August 19, 1943 – This Day During World War ll – OS2N (VS 57) sinks Japanese submarine I-17

August 19, 1943 – OS2N (VS 57) sinks Japanese submarine I-17 off eastern Australia,
In 1943, the threat that Axis submarines posed to Allied shipping and shore operations in both the Pacific and the Atlantic oceans was a primary concern to the war effort. As a result, convoy escort and antisubmarine efforts were a key component of the Navy’s presence in both theaters. One of many Navy squadrons stationed in the Pacific, Scouting Squadron (VS) 57 flew OS2N-1 Kingfishers from New Caledonia on routine sector searches to ensure the safety of shipping in the area. On 19 August 1943, one of these searches turned out to be anything but routine.
Lieutenant (jg) Robert J. Clinton received a visual message sent by the New Zealand corvette Tui indicating that it had established a submarine contact and dropped depth charges. Clinton landed alongside the gunboat to verify the contact and took off for the unseen objective. Fifteen minutes later, Clinton sighted the telltale periscope cutting the waves and dove to attack.
Two depth charges exploded dead ahead of the periscope. Clinton’s marksmanship was excellent, and down went the big submarine, a trail of bubbles and oil marking her path. But submarines die hard. This one bobbed up five minutes later, bow first, at a steep angle. Clinton dove in to strafe, his machine gun spraying the deck of the large submarine in hopes of keeping the crew from manning the heavy deck gun. But this success was short lived. When his machine gun jammed, the enemy reached their gun stations and filled the sky with antiaircraft fire. Clinton hovered high above to keep an eye on his wounded prey and called for assistance.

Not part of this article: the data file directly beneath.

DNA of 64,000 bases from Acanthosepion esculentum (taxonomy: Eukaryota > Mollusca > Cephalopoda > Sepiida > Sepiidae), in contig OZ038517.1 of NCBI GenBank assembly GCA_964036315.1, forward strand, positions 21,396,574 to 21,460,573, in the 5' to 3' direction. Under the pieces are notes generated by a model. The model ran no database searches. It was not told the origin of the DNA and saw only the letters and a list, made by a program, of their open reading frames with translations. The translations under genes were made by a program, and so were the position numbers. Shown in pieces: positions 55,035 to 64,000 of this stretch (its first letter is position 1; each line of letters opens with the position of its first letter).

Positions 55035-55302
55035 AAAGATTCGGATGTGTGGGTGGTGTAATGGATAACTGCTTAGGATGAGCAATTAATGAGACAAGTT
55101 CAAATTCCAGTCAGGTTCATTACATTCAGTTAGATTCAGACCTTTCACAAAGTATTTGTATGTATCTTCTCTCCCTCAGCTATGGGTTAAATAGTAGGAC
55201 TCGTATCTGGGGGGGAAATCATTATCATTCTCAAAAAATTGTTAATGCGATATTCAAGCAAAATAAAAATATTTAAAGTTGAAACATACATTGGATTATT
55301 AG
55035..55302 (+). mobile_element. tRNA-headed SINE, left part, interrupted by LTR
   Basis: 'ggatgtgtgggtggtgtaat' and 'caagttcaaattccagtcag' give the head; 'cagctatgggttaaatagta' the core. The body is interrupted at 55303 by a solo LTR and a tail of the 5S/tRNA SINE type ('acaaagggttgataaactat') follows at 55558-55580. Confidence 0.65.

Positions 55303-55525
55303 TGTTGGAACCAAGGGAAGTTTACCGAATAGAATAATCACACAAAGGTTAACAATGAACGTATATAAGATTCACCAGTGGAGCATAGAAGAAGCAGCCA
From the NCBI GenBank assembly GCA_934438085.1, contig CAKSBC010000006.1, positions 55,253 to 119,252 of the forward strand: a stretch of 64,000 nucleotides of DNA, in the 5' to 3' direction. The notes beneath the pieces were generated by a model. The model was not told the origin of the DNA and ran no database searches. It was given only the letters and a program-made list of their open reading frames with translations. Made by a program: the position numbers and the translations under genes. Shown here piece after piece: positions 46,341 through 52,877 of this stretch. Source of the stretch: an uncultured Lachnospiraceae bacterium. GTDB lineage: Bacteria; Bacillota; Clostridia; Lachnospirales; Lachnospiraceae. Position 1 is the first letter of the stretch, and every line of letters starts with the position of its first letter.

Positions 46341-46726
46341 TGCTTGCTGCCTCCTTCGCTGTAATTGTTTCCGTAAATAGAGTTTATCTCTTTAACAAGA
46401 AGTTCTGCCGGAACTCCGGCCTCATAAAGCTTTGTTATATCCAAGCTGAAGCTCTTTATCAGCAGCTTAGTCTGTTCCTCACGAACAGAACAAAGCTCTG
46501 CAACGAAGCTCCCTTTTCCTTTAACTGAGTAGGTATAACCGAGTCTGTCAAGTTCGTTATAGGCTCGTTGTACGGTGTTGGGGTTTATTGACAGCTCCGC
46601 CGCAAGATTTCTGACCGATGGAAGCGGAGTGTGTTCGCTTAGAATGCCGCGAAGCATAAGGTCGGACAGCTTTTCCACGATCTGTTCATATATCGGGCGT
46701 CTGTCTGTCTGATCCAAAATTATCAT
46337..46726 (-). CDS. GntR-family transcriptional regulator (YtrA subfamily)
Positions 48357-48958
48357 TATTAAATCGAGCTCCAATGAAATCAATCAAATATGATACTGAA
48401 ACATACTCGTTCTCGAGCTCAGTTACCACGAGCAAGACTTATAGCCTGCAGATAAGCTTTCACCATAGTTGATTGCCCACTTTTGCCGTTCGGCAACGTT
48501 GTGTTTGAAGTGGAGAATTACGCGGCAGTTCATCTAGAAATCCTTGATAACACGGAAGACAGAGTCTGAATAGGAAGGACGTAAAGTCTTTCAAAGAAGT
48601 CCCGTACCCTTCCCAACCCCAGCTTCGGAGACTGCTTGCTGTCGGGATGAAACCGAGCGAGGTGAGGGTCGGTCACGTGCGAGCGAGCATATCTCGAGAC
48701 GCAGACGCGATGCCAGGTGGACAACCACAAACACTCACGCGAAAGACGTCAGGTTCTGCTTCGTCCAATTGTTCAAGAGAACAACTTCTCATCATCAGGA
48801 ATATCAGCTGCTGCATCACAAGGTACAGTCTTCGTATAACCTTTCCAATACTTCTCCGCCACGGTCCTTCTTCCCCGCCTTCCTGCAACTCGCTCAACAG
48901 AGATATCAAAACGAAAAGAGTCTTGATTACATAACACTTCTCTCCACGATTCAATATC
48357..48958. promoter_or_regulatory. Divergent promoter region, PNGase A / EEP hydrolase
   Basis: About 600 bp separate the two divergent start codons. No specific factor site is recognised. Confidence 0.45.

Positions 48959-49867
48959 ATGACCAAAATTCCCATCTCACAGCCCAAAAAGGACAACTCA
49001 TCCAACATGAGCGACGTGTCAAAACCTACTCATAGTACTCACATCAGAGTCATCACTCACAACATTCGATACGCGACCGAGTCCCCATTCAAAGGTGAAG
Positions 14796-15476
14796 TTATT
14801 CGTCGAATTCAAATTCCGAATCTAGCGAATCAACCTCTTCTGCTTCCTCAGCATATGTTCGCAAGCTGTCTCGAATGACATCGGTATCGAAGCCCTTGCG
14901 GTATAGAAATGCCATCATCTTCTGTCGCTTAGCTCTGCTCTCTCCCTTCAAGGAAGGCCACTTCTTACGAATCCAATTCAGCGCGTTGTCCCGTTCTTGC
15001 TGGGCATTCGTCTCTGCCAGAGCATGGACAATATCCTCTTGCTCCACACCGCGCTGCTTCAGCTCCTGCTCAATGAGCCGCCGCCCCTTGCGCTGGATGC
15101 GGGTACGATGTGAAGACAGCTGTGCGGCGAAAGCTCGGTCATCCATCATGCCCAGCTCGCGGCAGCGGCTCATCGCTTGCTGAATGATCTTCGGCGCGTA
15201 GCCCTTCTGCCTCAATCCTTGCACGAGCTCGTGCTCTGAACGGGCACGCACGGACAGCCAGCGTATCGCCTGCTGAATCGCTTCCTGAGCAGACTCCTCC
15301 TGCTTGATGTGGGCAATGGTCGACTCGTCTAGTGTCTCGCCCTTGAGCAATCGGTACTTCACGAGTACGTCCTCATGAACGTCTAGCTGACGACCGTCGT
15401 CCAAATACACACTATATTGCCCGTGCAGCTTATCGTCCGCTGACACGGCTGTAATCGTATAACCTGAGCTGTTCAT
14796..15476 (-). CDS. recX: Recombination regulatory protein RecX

Four more seaplanes came in for the kill. The surfaced submarine, circling wildly, was out of control, but her large forward gun and antiaircraft guns blazed deadly fire. Not a breeze stirred, leaving the undersea raider shrouded in her own smoke. Behind this cover, pilot Lieutenant Robert L. Gittings maneuvered unseen into position astern to launch the second attack. Two depth charges dropped swiftly to their mark, but neither exploded.
Ltjg. Knut W. D. Lee came in to finish the job, dropping a depth charge that exploded 30 feet aft of the conning tower. As the sub’s gunfire increased in intensity, Lee turned and dove again. His second charge hit home, within 10 feet of the starboard beam. The blast sent a spurt of water geysering 50 feet upward, and in less than 60 seconds the giant sub disappeared for good killing 91.
Interrogation of the six survivors revealed that the Kingfishers had sunk the notorious Japanese submarine 1-17, which had shelled Ellwood, Calif., on 23 February 1942. This sub and the scouting seaplane it carried had annoyed Allied forces at sea and ashore around New Caledonia for many weeks preceding its sinking. But the efforts of VS-57 ensured that 1-17’s mission that day was her last, leaving one less enemy under the sea.

OS2N-1 Kingfishers

4 thoughts on “August 19, 1943 – This Day During World War ll – OS2N (VS 57) sinks Japanese submarine I-17

  1. Excellent report about an almost unknown event.

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